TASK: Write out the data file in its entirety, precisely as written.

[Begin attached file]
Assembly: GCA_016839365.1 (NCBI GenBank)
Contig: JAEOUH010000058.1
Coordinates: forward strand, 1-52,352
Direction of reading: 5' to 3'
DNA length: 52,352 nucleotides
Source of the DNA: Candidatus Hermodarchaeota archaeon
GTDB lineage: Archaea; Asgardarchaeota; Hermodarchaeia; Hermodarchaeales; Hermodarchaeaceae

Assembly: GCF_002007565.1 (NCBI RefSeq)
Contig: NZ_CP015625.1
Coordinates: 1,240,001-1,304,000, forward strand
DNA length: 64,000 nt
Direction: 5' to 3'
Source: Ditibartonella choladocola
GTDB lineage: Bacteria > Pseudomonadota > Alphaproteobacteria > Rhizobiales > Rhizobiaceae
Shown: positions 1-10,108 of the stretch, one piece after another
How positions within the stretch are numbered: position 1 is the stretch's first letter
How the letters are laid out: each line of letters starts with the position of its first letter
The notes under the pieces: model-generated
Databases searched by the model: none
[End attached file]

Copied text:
Assembly: GCA_016839365.1 (NCBI GenBank)
Contig: JAEOUH010000058.1
Coordinates: forward strand, 1-52,352
Direction of reading: 5' to 3'
DNA length: 52,352 nucleotides
Source of the DNA: Candidatus Hermodarchaeota archaeon
GTDB lineage: Archaea; Asgardarchaeota; Hermodarchaeia; Hermodarchaeales; Hermodarchaeaceae

Assembly: GCF_002007565.1 (NCBI RefSeq)
Contig: NZ_CP015625.1
Coordinates: 1,240,001-1,304,000, forward strand
DNA length: 64,000 nt
Direction: 5' to 3'
Source: Ditibartonella choladocola
GTDB lineage: Bacteria > Pseudomonadota > Alphaproteobacteria > Rhizobiales > Rhizobiaceae
Shown: positions 1-10,108 of the stretch, one piece after another
How positions within the stretch are numbered: position 1 is the stretch's first letter
How the letters are laid out: each line of letters starts with the position of its first letter
The notes under the pieces: model-generated
Databases searched by the model: none